Talk about “sucking all the oxygen out of the room…” The four indictments of Trump have consumed most of the media, masking what would otherwise be a greater emphasis on administration actions and policies, and overwhelming what ought to be applauded as the enormous success of “Bidenomics.”
The Inflation Reduction Act (IRA) is one year old; it is central to “Bidenomics.” A recent Treasury Department analysis found that it has incentivized unusually strong business investment–investment Axios recently called a “tailwind for economic growth.”
Together with the bipartisan Infrastructure Law and the CHIPS and Science Act, the IRA has especially spurred investments in manufacturing and clean energy. According to Treasury officials, evidence shows that private investment has held up, even in the face of increases in interest rates. And the report also noted that most counties where IRA-related investments have been announced are areas where college graduation rate, employment and wages are lower. In other words, Republican, largely rural areas.
As Heather Cox Richardson noted in a recent daily Letter,
The IRA was the eventual form President Joe Biden’s initial “Build Back Better” plans took. It offered to lower Americans’ energy costs with a 30% tax credit for energy-efficient windows, heat pumps, or newer models of appliances; capped the cost of drugs at $2,000 per year for people on Medicare; and made healthcare premiums fall for certain Americans by expanding the Affordable Care Act.
By raising taxes on the very wealthy and on corporations and bringing the Internal Revenue Service back up to full strength so that it can crack down on tax cheating, as well as saving the government money by permitting it to negotiate drug prices with pharmaceutical companies, the IRA was expected to raise $738 billion. That, plus about $891 billion from other sources, enabled the law to make the largest investment ever in addressing climate change while still bringing down the federal government’s annual deficit.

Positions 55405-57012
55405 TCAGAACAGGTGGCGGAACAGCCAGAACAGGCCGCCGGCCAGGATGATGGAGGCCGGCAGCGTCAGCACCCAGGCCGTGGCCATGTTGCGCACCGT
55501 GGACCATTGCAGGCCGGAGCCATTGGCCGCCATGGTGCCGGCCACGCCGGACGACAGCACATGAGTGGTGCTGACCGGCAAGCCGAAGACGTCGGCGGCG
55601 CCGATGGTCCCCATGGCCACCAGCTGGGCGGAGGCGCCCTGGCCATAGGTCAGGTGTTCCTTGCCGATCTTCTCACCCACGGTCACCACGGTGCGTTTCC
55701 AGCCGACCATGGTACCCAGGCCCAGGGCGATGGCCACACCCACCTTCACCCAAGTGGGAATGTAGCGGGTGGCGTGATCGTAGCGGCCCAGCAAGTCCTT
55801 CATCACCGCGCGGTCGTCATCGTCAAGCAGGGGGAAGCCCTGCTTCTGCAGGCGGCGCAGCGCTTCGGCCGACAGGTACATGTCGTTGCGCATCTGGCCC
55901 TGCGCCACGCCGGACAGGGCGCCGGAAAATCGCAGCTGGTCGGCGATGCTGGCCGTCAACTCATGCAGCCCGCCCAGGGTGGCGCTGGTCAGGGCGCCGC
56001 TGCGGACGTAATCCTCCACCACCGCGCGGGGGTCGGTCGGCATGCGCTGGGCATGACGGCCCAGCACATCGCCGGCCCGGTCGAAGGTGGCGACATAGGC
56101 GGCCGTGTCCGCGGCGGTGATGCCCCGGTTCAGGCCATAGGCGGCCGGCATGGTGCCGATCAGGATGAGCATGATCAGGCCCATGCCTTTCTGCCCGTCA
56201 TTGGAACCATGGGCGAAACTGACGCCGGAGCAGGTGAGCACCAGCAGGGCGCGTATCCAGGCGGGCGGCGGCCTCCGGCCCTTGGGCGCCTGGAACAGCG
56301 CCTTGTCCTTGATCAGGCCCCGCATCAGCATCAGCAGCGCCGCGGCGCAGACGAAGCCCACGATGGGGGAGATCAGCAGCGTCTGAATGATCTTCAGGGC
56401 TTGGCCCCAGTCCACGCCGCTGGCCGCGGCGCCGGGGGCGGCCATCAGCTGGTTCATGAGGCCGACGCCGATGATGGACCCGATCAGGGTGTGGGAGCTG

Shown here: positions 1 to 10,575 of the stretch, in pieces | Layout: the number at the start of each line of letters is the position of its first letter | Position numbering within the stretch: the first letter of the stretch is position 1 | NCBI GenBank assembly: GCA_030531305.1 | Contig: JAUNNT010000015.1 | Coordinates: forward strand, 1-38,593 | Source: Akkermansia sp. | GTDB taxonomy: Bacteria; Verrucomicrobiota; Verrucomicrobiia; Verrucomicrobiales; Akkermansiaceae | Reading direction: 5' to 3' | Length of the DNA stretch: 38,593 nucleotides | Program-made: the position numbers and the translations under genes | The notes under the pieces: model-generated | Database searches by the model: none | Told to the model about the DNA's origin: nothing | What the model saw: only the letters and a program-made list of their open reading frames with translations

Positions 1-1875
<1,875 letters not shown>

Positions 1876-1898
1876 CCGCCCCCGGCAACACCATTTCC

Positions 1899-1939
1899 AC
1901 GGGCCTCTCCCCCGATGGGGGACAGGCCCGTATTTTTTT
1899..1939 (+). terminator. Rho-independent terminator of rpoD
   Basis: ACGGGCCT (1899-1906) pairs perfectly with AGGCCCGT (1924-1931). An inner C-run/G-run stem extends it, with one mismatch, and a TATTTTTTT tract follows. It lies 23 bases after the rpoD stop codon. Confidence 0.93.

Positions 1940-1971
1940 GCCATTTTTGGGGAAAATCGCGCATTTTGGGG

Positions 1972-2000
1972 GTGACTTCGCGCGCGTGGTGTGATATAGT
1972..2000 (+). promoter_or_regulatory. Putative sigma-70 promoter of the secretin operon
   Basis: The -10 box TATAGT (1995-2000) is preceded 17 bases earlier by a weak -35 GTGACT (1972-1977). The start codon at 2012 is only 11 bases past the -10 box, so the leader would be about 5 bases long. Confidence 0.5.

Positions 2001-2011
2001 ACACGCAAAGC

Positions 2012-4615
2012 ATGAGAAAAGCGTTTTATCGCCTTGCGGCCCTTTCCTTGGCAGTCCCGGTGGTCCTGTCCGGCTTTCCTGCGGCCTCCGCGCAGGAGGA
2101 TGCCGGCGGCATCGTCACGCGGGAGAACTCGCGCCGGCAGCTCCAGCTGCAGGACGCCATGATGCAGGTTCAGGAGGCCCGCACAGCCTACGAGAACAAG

“This is a BFD,” former President Barack Obama tweeted a year ago.
It is a “BFD,” and it is extremely frustrating that reporting on its effects has been smothered by a combination of “it bleeds so it leads” reporting and the massive amounts of propaganda “flooding the zone” ala Bannon.
The law has driven so much investment in U.S. manufacturing that the CEO of U.S. Steel recently suggested renaming it the “Manufacturing Renaissance Act.” Manufacturers have been returning previously off-shored production to the U.S., bringing supply chains back to the U.S. And as Richardson emphasized,
These changes have meant new, well-paid manufacturing jobs that have been concentrated in Republican-dominated states and in historically disadvantaged communities.
The IRA has also been enormously consequential to the fight to tame climate change.
Scientists Alicia Zhao and Haewon McJeon, who recently published an article in Science, today wrote that the IRA “brings the US significantly closer to meeting its 2030 climate target [of cutting greenhouse gas emissions to 50–52% below 2005 levels], taking expected emissions from 25–31% below 2005 levels down to 33–40% below.”
Republican presidential candidates have—predictably–refused to credit the act with these results; Richardson quoted former South Carolina governor Nikki Haley, who called the IRA “a communist manifesto,” although, with their usual hypocrisy, “Republicans have been eager to take credit for IRA investments in their districts without mentioning either that they voted against the IRA or that they are still trying to repeal it.”
The Environmental Defense Fund recently issued a statement rebutting several of the Republican misrepresentations–okay, lies–about the IRA. The organization noted the difficulty of getting factual information out:
The truth takes about six times as long to reach 1,500 people as false stories do. Six. Times. Longer.
And this is from a study that is a few years old, before the global pandemic and the 2020 U.S. election — events that caused an explosion of lies online by Bad Actors.
A simple google search brings up dozens of reports from highly credible and nonpartisan sources, confirming the truly massive economic and environmental benefits triggered by the IRA, and the fact that those benefits are being felt in parts of the country that have previously been left behind.
Those reports won’t reach the millions of Americans glued to Faux News and its clones, or the other millions who have turned off the news because they no longer know what or who to believe–a situation that explains Biden’s low approval numbers.
My middle son said it best. In a conversation a while back, he said “Biden is the first President I’ve voted for who vastly exceeded my expectations.”
To quote Barack Obama, Biden’s Presidential performance has been a BFD. Too bad so few Americans understand that.Comments